How Alimony Works In New Jersey

BabyOne of the most acrimonious aspects of any divorce case can be alimony. Either the husband or wife may be eligible to receive alimony from their spouse. At Feinberg & Feinberg, we are experienced in representing you, whether you may have to pay alimony or you may be entitled to receive it.

Nancy is well aware that alimony is an issue that requires serious analysis because, unlike child support, there are no specific guidelines. There are numerous factors that need to be considered when determining if alimony is warranted, and if so, how is it calculated and how long it will be paid and received. There are many kinds of alimony as well.

Are You Entitled To Alimony? Or Responsible For Paying?

We will review your circumstances such as your marital lifestyle, your individual incomes and potential incomes, your expenses and the length of your marriage, among other factors, in order to assist you in determining what you can expect. We understand that this is a daunting issue and will protect your rights while seeking the best possible results.

Recent Changes To New Jersey Alimony Law

In 2014, New Jersey's alimony law changed. Unfortunately, many people in the state do not understand how the new law is applied and there are many misconceptions out there. Here is what you need to know about alimony in New Jersey as it stands today:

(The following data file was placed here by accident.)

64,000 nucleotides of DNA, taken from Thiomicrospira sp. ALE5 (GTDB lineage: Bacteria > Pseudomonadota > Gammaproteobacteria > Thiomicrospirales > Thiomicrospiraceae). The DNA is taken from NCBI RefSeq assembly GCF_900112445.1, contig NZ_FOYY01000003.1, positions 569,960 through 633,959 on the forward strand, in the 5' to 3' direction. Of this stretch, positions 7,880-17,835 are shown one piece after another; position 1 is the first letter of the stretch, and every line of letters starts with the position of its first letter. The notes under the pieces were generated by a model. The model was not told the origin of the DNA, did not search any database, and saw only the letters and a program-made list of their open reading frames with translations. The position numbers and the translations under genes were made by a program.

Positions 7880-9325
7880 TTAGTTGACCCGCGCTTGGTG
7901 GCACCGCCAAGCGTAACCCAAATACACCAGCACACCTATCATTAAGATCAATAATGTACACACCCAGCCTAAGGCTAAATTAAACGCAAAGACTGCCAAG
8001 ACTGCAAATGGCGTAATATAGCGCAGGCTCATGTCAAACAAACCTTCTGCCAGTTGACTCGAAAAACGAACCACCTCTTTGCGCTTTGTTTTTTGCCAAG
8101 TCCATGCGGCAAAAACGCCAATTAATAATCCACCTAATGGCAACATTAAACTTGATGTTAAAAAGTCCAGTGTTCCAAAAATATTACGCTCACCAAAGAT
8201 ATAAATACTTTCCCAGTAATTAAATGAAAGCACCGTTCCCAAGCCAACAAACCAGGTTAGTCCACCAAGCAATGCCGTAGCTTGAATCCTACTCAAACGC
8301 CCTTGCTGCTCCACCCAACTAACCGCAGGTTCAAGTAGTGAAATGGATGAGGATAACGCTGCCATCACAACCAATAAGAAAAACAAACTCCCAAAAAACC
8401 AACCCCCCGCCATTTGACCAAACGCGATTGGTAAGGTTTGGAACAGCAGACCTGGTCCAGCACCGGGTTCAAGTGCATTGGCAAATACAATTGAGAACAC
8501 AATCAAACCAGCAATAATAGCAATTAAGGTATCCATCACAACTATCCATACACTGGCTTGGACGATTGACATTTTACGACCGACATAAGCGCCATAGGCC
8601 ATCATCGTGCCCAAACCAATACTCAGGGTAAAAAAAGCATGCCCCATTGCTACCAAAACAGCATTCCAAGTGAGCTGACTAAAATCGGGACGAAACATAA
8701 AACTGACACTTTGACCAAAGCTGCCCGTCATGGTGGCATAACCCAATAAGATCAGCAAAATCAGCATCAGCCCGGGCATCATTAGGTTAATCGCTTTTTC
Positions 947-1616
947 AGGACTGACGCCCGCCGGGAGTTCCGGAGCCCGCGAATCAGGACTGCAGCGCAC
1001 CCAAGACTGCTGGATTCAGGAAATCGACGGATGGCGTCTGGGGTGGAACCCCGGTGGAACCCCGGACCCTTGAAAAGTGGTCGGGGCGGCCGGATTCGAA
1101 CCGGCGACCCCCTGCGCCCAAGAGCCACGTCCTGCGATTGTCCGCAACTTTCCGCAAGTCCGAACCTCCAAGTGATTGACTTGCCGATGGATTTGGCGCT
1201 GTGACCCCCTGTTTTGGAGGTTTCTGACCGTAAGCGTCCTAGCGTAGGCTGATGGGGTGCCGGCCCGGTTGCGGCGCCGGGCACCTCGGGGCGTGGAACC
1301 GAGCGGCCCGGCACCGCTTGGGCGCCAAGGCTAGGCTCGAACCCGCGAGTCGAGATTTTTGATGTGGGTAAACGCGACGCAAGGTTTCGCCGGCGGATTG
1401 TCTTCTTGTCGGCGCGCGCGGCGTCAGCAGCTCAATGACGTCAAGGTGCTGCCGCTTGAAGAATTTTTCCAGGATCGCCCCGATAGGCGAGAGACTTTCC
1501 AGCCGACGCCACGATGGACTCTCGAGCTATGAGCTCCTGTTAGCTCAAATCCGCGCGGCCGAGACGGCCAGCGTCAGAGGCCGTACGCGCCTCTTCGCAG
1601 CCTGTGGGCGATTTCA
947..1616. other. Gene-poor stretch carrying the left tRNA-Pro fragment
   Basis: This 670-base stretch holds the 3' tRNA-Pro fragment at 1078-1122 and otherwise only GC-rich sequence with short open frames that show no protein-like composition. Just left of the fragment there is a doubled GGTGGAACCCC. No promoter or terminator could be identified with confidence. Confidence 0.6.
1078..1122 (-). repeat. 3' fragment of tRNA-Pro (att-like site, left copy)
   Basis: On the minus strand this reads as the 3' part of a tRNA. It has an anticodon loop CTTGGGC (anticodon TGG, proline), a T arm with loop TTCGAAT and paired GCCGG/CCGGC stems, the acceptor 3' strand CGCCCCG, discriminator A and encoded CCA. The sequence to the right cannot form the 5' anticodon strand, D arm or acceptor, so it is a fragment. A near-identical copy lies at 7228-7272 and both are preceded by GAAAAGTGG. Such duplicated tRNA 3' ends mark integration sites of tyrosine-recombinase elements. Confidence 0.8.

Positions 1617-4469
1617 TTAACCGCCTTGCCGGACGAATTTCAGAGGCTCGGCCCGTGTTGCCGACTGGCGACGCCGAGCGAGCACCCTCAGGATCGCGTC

1. Alimony obligations are more likely to end at full retirement age.

In the past, alimony obligations were often permanent. Under the new law, there is a rebuttable presumption that alimony should end when the "payor" spouse reaches full retirement age under Social Security.

2. The length of alimony cannot exceed the length of the marriage (with exceptions).

In cases involving a marriage of less than 20 years, the duration of alimony cannot exceed the duration of the marriage without "exceptional circumstances." Judges are instructed to consider specific factors when deciding if exceptional circumstances exist.

3. It is now easier to get alimony reduced because of job loss.

With the new law, it is possible to ask the court for alimony payments to be lowered if you have been out of work for three months or more. In the past, most judges required you to be out of work for at least a year.

4. The law change does not apply retroactively (with exceptions).

When the alimony reform was passed in 2014, it did not apply to those currently paying alimony, with one exception: those individuals could still ask for alimony obligations to end when they retire.

Contact Us For Assistance With Alimony-Related Issues

We understand the importance of maintaining a lifestyle substantially similar to that enjoyed during the marriage following divorce or separation. For experienced counsel focused on your family's needs, contact us at 973-200-4090. Our office is located in South Orange/Maplewood and we serve clients in the surrounding areas of New Jersey.